“Got LIVE If You Want It!’ declared The Rolling Stones on their debut live album from 1966. Back then a live show was a relatively straightforward proposition – albeit one fraught with potential difficulties thanks to the relatively primitive audio systems of the day.

Over the next few decades PAs improved exponentially, while at the same time light shows, lasers, props and increasingly outlandish conceptual notions all added considerably to the notion of what a pop/rock concert could contain. But given the discussion currently taking place around several new or emerging technologies, you could be forgiven for thinking that we are now on the eve of something approaching the reinvention of the gig-going experience.

Broadly speaking, these technologies can be divided into two groups – those pertaining to the in-venue experience, and those related to the engagement of fans around gig times or those who aren’t attending at all but still wish to join in the excitement. It is the first group that concerns us here, and within that it is arguably immersive audio, VR/AR and wearable technologies about which there is presently the greatest buzz.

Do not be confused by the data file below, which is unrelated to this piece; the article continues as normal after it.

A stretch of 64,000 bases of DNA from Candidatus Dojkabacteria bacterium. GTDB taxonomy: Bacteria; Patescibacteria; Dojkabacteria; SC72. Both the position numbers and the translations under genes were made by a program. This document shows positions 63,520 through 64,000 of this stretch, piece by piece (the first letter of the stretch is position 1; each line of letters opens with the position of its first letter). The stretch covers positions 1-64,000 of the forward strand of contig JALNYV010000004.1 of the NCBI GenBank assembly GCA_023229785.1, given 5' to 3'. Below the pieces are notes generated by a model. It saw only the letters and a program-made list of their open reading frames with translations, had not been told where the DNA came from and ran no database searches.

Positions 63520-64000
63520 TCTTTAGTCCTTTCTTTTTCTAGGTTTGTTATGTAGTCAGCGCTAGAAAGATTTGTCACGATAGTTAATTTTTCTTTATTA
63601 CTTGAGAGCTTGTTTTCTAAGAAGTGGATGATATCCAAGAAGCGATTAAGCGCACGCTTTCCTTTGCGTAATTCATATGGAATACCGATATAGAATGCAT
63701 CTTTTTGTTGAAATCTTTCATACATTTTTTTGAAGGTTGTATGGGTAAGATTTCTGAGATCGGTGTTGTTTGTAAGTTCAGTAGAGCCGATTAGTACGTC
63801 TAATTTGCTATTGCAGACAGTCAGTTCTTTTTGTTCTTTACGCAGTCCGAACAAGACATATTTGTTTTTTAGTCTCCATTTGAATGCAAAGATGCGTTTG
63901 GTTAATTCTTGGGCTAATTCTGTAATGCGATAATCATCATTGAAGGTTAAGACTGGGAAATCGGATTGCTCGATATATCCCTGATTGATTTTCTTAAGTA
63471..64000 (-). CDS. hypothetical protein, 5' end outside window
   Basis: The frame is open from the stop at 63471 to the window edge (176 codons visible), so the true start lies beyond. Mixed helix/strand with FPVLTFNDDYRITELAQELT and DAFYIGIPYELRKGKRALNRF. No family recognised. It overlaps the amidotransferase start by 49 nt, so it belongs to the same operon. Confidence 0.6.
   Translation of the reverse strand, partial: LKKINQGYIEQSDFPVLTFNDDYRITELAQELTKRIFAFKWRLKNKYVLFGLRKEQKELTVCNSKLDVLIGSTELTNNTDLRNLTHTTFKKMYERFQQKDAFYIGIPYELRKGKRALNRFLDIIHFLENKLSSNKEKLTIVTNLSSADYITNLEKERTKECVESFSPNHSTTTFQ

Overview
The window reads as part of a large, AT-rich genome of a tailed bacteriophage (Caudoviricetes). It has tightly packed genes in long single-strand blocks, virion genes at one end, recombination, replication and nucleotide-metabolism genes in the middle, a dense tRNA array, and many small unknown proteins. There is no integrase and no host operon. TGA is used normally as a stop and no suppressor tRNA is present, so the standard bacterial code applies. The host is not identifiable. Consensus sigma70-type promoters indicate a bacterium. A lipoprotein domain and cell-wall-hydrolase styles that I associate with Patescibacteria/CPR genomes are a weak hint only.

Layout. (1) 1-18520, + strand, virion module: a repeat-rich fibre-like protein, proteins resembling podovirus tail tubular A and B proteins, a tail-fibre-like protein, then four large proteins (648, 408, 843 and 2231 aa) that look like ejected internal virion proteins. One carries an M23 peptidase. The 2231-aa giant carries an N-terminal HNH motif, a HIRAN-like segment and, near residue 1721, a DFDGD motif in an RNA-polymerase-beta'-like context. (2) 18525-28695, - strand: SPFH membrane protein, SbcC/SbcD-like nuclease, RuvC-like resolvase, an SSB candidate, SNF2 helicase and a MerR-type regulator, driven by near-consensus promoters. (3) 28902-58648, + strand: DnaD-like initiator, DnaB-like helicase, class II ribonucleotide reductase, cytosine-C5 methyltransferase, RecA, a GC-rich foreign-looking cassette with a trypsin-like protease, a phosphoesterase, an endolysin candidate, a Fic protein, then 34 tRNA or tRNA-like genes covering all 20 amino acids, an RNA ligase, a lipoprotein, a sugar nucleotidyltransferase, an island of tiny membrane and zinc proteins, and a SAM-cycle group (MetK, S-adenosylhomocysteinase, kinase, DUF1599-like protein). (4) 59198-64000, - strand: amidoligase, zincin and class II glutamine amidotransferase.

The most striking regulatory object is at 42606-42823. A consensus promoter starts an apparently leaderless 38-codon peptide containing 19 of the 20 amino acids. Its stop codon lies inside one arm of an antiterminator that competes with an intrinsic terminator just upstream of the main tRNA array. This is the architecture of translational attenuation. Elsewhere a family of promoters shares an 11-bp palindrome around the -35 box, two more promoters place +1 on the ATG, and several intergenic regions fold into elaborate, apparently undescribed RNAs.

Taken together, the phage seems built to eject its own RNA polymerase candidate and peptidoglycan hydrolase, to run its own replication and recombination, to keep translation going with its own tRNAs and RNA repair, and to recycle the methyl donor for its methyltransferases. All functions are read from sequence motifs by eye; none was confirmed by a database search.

All are still evolving, and as such it is not easy to forecast their long-term potential – not least with regards to monetisation by event organisers and vendors. If they are to become fundamental elements of live events in a widespread way, sustainable business models will need to be established.

But what can be assessed more meaningfully at this point is the creative contribution that some of these technologies might make to the overall experience of live music in the years to come. The extent to which immersive audio technologies have diversified in recent years can be ascertained by the fact that there is now a relevant catch-all term: Next Generation Audio (NGA). Read more from psneurope.com…

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